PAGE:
I started writing the musical in my least prolific year since becoming a songwriter. Between the ages of seventeen and thirty I probably wrote at least one song a month. In the early part of my time with the Bedlam Six I averaged about twenty songs a year (not including those I discarded). But then as touring increased and our “sound” settled into a regular format my creativity dwindled. In 2014 I think I wrote about three songs in total. At that time it was quite a leap of ego to suggest I had it in me to write a whole musical. But by the end of 2016 I’d written about thirty five songs for the play (many more than I needed), plus a few for the Bedlam Six, a couple for Dutch band Snowapple and one commission for a piece of theatre). The sheer energy this project gave me is hard to overemphasise. I’ve never felt more creatively alive.
I think I know why. Though some of my work has received radio play here and there and occasionally been covered by other artists, for the most part my songs are dependant on me – if I don’t perform them they vanish. It has long been my ambition to compose a body of work that can one day be entirely independent of me, held together by characters and narrative rather than solely by my personality and persistence. The music industry, with its growing emphasis on social media engagement and increasingly desperate attention-grabbing, encourages its practitioners to be self-obsessed. Writing Jocasta has been a hugely fulfilling way of countering my growing unease with this environment – creating songs for characters of all ages and backgrounds, with varying sets of moral codes. Also, as an unexpected byproduct, it has helped me process the dismaying political developments of recent times, even incorporating some of the thematic and emotional elements into the work.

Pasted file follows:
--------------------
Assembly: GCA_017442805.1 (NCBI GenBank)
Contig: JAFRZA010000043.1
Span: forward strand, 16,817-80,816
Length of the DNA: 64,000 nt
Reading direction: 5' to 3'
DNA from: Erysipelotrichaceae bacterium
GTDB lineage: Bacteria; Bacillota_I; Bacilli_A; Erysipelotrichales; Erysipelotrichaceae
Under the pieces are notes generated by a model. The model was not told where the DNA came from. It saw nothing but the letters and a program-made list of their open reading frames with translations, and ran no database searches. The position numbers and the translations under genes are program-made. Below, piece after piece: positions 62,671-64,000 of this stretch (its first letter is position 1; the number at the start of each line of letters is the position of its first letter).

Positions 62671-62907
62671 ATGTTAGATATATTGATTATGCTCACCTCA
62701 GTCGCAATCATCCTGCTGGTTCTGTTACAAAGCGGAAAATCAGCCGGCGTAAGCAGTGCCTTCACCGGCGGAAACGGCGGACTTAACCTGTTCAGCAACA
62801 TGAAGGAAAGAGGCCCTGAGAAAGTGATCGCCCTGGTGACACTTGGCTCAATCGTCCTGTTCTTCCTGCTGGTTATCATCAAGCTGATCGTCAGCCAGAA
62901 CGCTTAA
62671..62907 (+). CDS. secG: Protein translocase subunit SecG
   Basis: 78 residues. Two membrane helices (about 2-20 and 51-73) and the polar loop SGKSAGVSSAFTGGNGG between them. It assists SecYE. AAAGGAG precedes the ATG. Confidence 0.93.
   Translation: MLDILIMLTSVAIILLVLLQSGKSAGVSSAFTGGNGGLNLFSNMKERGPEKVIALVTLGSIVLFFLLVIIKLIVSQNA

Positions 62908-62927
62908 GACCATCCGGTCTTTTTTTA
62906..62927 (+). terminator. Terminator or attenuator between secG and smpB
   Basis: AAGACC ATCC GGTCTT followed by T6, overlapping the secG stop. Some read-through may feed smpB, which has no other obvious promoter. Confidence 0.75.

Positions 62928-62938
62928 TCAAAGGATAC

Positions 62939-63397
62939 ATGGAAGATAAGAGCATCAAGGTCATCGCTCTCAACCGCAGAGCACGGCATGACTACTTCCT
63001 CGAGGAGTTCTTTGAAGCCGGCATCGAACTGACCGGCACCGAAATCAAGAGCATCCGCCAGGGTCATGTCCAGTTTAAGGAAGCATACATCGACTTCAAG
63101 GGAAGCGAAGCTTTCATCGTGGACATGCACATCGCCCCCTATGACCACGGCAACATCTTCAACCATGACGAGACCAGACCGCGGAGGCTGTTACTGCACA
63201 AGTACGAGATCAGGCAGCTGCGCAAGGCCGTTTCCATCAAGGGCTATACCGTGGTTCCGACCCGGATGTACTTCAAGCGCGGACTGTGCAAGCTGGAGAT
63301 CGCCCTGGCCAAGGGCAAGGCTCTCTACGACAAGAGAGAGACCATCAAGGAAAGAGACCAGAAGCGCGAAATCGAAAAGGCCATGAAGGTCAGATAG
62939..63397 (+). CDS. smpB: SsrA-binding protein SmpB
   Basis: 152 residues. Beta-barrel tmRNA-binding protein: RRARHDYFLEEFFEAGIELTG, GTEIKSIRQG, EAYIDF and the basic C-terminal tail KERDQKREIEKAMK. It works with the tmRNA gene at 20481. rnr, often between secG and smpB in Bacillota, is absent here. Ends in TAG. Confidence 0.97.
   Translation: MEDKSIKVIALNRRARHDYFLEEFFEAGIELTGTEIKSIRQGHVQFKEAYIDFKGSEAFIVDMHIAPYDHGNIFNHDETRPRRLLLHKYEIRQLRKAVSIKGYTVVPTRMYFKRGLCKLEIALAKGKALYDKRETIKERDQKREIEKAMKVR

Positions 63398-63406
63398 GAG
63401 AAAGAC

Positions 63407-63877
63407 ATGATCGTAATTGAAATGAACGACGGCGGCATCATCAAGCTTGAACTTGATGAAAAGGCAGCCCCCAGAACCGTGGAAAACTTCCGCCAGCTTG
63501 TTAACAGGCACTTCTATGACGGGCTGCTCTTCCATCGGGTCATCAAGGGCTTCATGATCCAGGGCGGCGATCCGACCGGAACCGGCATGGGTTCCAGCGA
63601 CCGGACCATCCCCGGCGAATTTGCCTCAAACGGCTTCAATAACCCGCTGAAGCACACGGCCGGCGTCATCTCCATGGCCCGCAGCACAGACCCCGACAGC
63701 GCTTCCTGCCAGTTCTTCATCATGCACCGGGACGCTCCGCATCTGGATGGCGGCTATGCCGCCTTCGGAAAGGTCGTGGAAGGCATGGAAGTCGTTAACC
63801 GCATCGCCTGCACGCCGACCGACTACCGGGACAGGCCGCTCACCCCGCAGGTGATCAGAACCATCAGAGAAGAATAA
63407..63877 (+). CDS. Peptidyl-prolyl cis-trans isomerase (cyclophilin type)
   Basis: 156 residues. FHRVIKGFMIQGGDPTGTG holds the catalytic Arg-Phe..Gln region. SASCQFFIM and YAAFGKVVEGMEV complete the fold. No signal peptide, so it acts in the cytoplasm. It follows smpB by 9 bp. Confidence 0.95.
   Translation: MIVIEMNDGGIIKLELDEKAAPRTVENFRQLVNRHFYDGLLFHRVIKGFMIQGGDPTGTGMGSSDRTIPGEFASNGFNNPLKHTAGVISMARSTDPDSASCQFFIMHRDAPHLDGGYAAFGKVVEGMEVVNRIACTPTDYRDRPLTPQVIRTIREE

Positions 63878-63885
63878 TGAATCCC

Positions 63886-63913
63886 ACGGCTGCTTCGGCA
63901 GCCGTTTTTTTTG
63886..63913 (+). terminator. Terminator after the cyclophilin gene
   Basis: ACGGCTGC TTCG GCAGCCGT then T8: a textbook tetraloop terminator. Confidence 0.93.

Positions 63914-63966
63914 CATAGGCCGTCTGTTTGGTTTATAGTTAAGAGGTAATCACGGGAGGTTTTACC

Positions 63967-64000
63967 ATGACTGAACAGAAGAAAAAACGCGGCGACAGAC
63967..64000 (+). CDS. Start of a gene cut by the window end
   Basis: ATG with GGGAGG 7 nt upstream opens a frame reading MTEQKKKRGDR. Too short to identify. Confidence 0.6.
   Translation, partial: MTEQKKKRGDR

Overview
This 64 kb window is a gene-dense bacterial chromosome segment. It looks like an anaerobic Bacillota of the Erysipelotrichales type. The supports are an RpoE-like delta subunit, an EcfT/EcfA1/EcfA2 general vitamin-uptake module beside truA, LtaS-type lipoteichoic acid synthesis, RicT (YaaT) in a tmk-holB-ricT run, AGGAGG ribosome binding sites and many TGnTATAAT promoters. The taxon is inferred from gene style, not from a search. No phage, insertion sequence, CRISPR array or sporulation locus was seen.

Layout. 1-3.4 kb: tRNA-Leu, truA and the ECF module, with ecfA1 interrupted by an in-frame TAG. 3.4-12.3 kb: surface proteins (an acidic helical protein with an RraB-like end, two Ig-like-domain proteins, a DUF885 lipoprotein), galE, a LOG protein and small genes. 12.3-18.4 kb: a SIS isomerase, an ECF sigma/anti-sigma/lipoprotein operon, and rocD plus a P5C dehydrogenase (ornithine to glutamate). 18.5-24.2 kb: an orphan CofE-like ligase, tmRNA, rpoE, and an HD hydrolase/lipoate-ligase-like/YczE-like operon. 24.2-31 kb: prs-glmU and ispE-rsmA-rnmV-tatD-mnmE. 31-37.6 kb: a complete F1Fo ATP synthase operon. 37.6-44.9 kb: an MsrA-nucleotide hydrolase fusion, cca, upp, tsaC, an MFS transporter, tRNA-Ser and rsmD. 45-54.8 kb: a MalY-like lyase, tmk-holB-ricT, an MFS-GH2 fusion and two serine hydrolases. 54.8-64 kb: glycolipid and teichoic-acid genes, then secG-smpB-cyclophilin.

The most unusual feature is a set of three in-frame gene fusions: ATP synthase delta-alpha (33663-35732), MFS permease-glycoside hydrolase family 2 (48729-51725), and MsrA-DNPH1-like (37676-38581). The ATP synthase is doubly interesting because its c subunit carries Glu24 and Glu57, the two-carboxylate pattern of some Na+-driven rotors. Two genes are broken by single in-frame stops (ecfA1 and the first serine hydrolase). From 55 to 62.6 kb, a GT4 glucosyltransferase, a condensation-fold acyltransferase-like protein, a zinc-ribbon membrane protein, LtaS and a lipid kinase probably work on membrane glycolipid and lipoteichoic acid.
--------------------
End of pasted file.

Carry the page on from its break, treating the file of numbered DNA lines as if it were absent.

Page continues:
Over the years much of my rock and folk compositions have been very self-conscious. If I make a point I’ll tend to accompany it with some hint that I understand the criticisms that may be laid at that point’s feet, each argument containing in it the seeds of its own counter-argument. It’s a fearful, apologetically defiant, defensive way of writing that is mostly engendered by a desire to please – and if not to please then to demonstrate that the song is not only well aware why it is not pleasing but is actually deliberately so. This is no way to create art. Art should not be self-conscious, only conscious.
But in Jocasta every voice is emotionally honest, even those that seek to deceive. If I want to write about hope – the pure naive big major key kind of hope – then I can do it without feeling the need to wink at the audience. And apparently that’s exactly the kind of song I’d been wanting to write. There are several songs of hope in this musical. Yes, that hope is repeatedly dashed and mangled, but the hope keeps bobbing to the surface. After all, hope is a notoriously buoyant thing. Hope is as buoyant as Hatred is insidious. And there we have the other side, for there are also many songs of hate in this musical. Have you ever tried writing a song about utterly self-serving manipulative loathing? Cramming one’s imagination into the obnoxious gut-churning brain-skin of Nigel Farage or Michael Gove? Channelling unadulterated self-interest, crushing one’s empathy into the tiniest of crumpled balls and trampling it underfoot? Well I have now. My mind and heart needed a serious fumigating, that’s for sure.
And when I came up for air at the end of 2016, having visited some of the most putrid corners of the human condition, but also some of the most dignified and positive, it no longer mattered so much whether anyone actually heard these songs or if the musical ever got staged (though I hope they do and it does), it was enough that I’d found my path through all these disparate human things. Songs about seizing the day, songs about parenthood, songs about death, songs about propaganda, songs about the politics of mistrust, songs about revolution, songs about the financial sector, songs about progress, songs about madness, songs about tradition, songs about romance, songs about solidarity, songs about loneliness, songs about bereavement, songs about not giving up…
Songs about life, basically.
BACK TO MAIN JOCASTA PAGE
Read an article about adapting the myth
Read an article about writing the script
Read an article about the studio team
Read an article about recording the rhythm section
Read an article about recording the singers
Read an article about the orchestration
Read an article about recording the crowd vocals
Read an article about mixing the album
View photos from the Lowry showcase event
View rehearsal photos
Project Overview / Final Thoughts
And here’s a piece about being funded by Arts Council England